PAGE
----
Author’s Note: This chapter was
probably the hardest to write because I loved “A Dead Kid, a Notebook, and a
Lot of Maybes” (3x07) from beginning to end, especially the way the episode
ends with Jay and Ethan talking. I’m not sure anything needed to be added to
that episode, but I tried my best to put together a scene that fits within the
direction of the show.
His wallet is two business cards lighter
– one for Ethan, one for Ethan’s mom handed out with the promise that either
of them can call him at anytime. Whether it’s the middle of the night, or
whether it’s the middle of his shift. Whether Ethan’s mom has questions about
the support groups and the schools Jay mentioned to her, or whether Ethan just
wants to grab a burger and talk.
It’s one of the few cases that Jay wants
to see to the end. Most of the unit’s cases don’t have living victims, and
those that do, Erin usually walks through the next steps. Goes with them to met
with Kot for the first time; handles their calls when they’re freaking out
thinking they can’t testify. She has a way with connecting with victims that
most of the unit lacks; gruffness, silence, and goofiness usually offputting to
people who have been through major trauma and trying to come out the other
But this case? The loner getting into a
bunch of fights at school and arguments with his teachers? The violent
videogames on his computer and the thoughts of revenge? The whole thing was a
reflection of what Jay used to be, of the daily events of his life from ages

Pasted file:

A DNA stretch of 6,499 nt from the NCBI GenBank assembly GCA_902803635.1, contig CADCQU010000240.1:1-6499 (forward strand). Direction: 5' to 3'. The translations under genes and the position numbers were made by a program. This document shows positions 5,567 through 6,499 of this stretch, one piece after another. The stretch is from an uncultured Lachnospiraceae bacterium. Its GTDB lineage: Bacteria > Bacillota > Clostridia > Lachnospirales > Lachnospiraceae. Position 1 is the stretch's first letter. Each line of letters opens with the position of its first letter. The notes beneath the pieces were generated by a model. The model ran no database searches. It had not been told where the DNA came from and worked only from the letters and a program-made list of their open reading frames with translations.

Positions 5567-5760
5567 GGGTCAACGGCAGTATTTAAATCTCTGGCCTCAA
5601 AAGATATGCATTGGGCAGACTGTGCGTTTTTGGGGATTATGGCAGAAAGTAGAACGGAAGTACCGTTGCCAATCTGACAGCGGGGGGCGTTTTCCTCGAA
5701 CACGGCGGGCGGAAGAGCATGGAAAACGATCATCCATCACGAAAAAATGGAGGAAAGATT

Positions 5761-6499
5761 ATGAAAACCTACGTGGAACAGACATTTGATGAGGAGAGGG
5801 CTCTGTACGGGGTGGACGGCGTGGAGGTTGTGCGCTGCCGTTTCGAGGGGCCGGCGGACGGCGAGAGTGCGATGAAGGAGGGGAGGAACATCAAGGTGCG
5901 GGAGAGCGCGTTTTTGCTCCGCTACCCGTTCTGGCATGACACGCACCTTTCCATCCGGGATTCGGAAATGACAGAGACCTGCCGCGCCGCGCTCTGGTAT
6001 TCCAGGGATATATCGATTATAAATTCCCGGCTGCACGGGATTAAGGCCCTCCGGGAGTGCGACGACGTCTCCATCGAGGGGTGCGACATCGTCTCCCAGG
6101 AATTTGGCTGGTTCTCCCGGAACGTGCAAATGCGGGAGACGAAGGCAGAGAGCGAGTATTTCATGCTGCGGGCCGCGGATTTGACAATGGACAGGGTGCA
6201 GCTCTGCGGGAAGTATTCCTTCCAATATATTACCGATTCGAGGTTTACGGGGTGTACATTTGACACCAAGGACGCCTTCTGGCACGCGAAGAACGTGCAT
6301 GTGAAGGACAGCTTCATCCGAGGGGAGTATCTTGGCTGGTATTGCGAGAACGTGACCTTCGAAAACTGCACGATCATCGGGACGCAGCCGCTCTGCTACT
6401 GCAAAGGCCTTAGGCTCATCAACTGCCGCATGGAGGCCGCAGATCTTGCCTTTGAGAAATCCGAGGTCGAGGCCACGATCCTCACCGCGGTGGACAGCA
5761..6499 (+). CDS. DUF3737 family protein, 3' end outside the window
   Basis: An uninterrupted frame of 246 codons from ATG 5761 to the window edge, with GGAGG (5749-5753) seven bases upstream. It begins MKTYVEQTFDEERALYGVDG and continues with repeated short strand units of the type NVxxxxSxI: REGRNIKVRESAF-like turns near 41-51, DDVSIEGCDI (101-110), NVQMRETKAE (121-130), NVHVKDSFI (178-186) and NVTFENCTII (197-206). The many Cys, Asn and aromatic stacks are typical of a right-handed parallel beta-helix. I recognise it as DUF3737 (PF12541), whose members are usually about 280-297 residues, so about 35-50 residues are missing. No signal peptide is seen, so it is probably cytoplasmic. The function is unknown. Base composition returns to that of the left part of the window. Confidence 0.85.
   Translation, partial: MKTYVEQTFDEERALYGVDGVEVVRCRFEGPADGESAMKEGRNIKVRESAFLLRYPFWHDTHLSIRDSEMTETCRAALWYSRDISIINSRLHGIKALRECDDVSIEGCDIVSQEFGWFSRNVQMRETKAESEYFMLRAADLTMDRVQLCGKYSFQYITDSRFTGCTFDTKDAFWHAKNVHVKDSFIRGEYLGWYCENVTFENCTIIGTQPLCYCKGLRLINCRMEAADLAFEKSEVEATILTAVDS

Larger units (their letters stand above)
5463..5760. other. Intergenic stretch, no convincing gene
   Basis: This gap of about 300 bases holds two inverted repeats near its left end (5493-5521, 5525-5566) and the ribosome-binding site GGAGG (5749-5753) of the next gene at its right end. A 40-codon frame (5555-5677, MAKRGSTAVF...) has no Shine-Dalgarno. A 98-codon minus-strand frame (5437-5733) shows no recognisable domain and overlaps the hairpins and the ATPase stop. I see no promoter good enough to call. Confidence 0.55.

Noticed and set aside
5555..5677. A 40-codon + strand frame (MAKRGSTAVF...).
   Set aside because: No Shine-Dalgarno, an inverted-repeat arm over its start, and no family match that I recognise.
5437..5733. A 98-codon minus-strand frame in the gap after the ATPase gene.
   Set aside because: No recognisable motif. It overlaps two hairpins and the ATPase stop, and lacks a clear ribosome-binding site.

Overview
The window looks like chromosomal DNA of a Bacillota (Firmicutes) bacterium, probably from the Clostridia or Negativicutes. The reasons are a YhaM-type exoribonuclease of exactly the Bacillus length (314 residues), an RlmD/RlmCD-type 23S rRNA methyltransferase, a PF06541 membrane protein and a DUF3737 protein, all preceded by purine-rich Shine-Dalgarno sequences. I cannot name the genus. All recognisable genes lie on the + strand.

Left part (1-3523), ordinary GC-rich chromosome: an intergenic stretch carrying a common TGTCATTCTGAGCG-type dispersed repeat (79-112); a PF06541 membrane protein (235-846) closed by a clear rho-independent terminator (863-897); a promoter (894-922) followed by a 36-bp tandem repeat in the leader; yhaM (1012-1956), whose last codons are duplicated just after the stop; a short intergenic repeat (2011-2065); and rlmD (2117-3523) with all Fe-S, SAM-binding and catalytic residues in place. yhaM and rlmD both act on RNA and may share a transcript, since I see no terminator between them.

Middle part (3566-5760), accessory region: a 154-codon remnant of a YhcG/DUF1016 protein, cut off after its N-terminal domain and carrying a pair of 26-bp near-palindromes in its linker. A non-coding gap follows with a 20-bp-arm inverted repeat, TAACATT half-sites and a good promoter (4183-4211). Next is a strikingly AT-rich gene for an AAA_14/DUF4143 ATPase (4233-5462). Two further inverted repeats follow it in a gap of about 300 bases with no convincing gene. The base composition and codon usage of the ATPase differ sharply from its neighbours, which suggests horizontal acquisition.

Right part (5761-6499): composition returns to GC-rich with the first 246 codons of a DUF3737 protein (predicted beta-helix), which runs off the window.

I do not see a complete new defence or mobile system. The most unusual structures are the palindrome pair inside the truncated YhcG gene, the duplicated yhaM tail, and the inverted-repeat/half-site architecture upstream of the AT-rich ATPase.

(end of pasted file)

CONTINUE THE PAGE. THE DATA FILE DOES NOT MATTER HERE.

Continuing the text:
thirteen to seventeen, and he had volunteered to be the one to talk to Ethan.
Told the unit that he’d see them tomorrow as he followed Ethan and his mom out
of the district; told Ethan and his mom that he’d be there through every step
of the court case against the swim coach.
Voight won’t be happy when he finds out
about this particular promise. The Chicago criminal justice is notoriously
slow, and sitting down at the courthouse with Ethan could take him away from
whatever case the unit lands next for days at a time. But Jay doesn’t care what
his sergeant might say about that promise at this point – not after listening
to what happened to Ethan, not after learning Ethan also lost his dad in the
That last piece of information causes a
sigh to fall from Jay’s lips as he twists the key to his apartment in the lock
of the front door. Tries to remind himself that his buddies made a sacrifice so
he could be here to help kids like Ethan as he pushes open the door and steps
into the apartment.